Red-necked Stint (species: Calidris (Calidris) ruficollis) in Monterey Bay, California (Gaia Guide)
Calidris (Calidris) ruficollis
Red-necked Stint

©J.J. Harrison: Red-necked stint (Red-necked Stint)

©David Cook: Red-necked Stint (Calidris (Calidris) ruficollis), Cairns Esplanade, QLD, Australia
Kingdom Animalia
Phylum Chordata
Class Aves
Order Charadriiformes
Family Scolopacidae
Genus Calidris
Species Calidris (Calidris) ruficollis
Status least concern



Distinguishing features

Compared to similar birds, they have a reddish cast to their neck plumage.

Its small size, fine dark bill, dark legs and quicker movements distinguish this species from all waders except the other dark-legged stints.

The breeding adult has an unstreaked orange breast, bordered with dark markings below, and a white V on its back. In winter plumage identification is difficult, although it is shorter legged and longer winged than the Little Stint.

Juveniles have more contrasting mantle plumage and weaker white lines down the back. (Wikipedia)


  • From 13 cm to 17 cm (Length of specimen)


  • From 28 cm to 37 cm



©Atlas of Living Australia: Australian distribution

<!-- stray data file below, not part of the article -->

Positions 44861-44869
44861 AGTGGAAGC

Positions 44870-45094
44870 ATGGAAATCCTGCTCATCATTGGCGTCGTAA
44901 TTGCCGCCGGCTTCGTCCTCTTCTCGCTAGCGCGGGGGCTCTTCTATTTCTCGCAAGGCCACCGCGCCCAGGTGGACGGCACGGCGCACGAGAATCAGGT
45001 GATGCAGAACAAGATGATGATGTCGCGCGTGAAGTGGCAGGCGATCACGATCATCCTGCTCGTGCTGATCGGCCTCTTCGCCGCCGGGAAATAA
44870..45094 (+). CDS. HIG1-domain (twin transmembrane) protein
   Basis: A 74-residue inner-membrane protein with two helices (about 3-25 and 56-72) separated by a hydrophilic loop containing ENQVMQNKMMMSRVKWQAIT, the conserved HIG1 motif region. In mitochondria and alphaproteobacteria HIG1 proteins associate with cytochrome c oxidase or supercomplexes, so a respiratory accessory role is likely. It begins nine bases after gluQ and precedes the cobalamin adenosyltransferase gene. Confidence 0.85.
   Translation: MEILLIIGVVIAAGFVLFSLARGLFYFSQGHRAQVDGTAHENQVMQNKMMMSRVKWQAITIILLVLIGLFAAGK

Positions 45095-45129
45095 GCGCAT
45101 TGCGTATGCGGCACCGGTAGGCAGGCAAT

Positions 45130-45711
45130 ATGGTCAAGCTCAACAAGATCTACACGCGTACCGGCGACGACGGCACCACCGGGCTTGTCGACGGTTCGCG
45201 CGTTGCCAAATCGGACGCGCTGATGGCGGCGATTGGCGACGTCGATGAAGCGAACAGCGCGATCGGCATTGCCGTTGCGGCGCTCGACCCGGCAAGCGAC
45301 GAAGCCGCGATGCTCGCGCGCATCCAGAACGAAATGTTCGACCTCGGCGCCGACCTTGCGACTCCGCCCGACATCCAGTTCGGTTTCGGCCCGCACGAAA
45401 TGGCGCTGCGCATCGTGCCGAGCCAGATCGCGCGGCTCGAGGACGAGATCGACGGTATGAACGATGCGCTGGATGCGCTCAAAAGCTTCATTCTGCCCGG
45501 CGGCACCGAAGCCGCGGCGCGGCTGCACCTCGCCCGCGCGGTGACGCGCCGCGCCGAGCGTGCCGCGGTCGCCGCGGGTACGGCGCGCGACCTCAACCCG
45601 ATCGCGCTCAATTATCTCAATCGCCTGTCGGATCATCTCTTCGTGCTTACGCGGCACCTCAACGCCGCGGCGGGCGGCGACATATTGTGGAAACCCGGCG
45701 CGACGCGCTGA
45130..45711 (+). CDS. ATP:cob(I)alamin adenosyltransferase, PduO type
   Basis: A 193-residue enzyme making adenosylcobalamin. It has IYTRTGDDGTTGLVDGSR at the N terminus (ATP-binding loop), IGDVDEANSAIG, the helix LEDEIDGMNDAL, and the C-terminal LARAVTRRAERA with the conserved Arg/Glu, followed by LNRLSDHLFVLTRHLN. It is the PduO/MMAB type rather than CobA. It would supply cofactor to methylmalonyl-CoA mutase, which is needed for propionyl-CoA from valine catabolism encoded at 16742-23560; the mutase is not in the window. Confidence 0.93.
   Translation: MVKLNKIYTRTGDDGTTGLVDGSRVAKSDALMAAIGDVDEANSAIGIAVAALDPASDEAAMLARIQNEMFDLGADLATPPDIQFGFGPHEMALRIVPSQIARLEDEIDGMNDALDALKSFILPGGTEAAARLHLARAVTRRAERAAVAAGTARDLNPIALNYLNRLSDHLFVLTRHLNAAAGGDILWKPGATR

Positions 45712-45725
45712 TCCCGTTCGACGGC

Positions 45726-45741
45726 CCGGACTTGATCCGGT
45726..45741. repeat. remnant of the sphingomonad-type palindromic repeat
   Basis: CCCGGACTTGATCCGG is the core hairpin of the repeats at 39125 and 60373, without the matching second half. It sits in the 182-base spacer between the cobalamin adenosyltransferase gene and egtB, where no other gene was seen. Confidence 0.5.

Distribution and habitat preferences

They are strongly migratory, breeding along the Arctic littoral of eastern Eurasia and spending the non-breedng season in South East Asia and Australasia as far south as Tasmania and New Zealand. They are rare vagrants to western Europe. They are often seen in western Alaska and occasionally elsewhere in the Americas. (Wikipedia)

Audio recordings



© Christoph Bock


They forage in wet grassland and soft mud, mainly picking up food by sight. In their non-breeding habitat they feed on intertidal mudflats and along the muddy margins of freshwater lakes. They mainly eat insects and other small invertebrates. (Wikipedia)

Web resources


  • Simpson, K., N. Day and P. Trusler (2004). Field Guide to Birds of Australia: 7th Edition Penguin Group (Australia), Camberwell, Victoria.